In addition, we ask that HHS ensure that the FDA prioritize the availability of HIV antiretrovirals as they continue to assess loss of manufacturing facilities and production delays in Puerto Rico. Both Janssen, a pharmaceutical company of Johnson & Johnson, and AbbVie, a subsidiary of Abbott Laboratories, manufacture critical HIV antiretrovirals in Puerto Rico.  A shortage of these medications, which are all central components of common HIV regimens, would affect the entire nation.

There are many stories of personal perseverance and determination to overcome these difficult circumstances—too numerous to mention. We remain dedicated to assisting your work wherever possible.

If you have any questions, please contact Ann Lefert, Senior Director of Policy and Legislative Affairs at NASTAD, at alefert@NASTAD.org or 202.434.7138. Thank you for your consideration.


ADAP Advocacy Association, Washington, DC, African American Health Alliance, Dunkirk, MD AIDS Action Baltimore, Baltimore, MD

AIDS Alabama, Birmingham, AL

AIDS Alliance for Women, Infant, Children, Youth & Families, Washington, DC AIDS Foundation of Chicago, Chicago, IL

AIDS Research Consortium of Atlanta, Atlanta, GA AIDS United, Washington, DC

API Wellness, San Francisco, CA APLA Health, Los Angeles, CA AVAC, New York, NY

American Academy of HIV Medicine, Washington, DC CAEAR Coalition, Washington, DC

Callen-Lorde Community Health Center, New York, NY Cascade AIDS Project, Portland, OR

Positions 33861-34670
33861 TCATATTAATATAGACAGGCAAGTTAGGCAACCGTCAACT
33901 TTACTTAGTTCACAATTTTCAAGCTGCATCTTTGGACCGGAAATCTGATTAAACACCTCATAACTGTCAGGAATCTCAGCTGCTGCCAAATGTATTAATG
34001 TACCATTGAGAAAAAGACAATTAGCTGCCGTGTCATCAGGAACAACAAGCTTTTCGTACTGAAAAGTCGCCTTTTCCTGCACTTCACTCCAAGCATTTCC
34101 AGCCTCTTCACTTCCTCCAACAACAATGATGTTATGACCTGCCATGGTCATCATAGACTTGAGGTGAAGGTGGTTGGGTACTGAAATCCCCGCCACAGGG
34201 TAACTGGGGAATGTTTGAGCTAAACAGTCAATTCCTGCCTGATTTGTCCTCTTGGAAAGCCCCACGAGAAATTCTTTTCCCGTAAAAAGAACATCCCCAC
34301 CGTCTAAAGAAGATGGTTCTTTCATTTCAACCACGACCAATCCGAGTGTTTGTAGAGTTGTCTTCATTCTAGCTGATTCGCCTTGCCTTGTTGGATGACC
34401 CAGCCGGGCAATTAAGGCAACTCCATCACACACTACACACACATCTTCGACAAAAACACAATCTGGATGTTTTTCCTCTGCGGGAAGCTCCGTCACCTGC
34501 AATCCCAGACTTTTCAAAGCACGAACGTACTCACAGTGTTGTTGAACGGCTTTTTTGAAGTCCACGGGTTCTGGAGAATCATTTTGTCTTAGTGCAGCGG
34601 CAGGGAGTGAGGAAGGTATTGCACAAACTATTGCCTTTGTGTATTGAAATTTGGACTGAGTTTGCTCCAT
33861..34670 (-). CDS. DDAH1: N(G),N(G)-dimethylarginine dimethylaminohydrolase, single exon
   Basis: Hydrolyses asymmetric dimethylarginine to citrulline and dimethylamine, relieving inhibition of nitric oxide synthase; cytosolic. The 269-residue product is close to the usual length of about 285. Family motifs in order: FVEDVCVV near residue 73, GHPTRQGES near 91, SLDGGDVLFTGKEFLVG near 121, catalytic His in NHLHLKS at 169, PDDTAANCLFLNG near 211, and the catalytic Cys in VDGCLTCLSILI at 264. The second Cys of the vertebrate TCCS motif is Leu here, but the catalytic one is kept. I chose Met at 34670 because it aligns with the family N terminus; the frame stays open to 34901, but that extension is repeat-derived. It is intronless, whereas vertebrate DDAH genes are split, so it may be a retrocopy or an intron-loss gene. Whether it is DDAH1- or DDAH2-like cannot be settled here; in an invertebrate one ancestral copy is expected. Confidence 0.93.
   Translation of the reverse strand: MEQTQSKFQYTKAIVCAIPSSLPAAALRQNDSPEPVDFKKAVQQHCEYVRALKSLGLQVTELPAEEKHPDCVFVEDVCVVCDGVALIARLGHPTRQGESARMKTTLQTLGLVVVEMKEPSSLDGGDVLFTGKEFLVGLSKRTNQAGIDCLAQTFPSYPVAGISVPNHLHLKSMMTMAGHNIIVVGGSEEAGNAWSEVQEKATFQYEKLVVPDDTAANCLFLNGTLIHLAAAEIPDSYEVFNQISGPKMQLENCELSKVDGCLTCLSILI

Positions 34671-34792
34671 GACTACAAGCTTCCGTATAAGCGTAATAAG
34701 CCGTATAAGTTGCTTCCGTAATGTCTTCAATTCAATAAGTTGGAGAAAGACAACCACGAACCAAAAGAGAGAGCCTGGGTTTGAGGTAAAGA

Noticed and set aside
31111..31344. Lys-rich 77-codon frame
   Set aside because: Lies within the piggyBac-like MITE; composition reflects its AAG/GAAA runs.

CenterLink: The Community of LGBT Centers, Fort Lauderdale, FL Community Access National Network, Washington, DC

DC Fights Back!!, Washington, DC Georgia AIDS Coalition, Snellville, GA

GMHC (Gay Men’s Health Crisis), New York City, NY God’s Love We Deliver, New York City, NY

Harm Reduction Coalition, New York City, NY Health GAP, Brooklyn, NY

HealthHIV, Washington, DC

HIV Dental Alliance, Atlanta, GA

HIV Medicine Association, Arlington, VA HIV Prevention Justice Alliance, Chicago, IL

Hispanic Health Network, New York City, NY Housing Works, New York City, NY

Howard Brown Heath, Chicago, IL

Human Rights Campaign, Washington, DC Latino Commission on AIDS, New York City, NY Latinos in the Deep South

Lifting Up Westchester, White Plains, NY LLHC, New Orleans, LA

NAACP, Washington, DC

NASTAD (National Alliance of State & Territorial AIDS Directors, Washington, DC National Association of County & City Health Officials, Washington, DC

National Black Gay Men’s Advocacy Coalition, Washington, DC

National Working Positive Coalition, New York City, NY National Coalition of STD Directors, Washington, DC NMAC, Washington, DC

Positive Women’s Network-USA, Oakland, CA

Presbyterian AIDS Network (PAN) PHEWA, Prebyterian Church (PC USA) , Washington, DC Prevention Access Campaign, Brooklyn, NY

Project Inform, San Francisco, CA

Racial and Ethnic Health Disparities Coalition, Dunkirk, ND San Francisco AIDS Foundation, San Francisco, CA Southern AIDS Coalition, Birmingham, AL

Southern HIV/AIDS Strategy Initiative, Durham, NC TOUCH – Together Our Unity Can Heal,Inc., Congers, NY TransSOCIAL, Inc., Miami, FL

Treatment Action Group, New York City, NY VillageCare, New York City, NY

CC:  Richard Wolitski, HHS, ASH/OHAIDP Seema Verma, HHS, CMS

Brenda Fitzgerald, HHS, CDC George Signounas, HHS, HRSA Jonathan Mermin, HHS, CDC Laura Cheever, HRSA HAB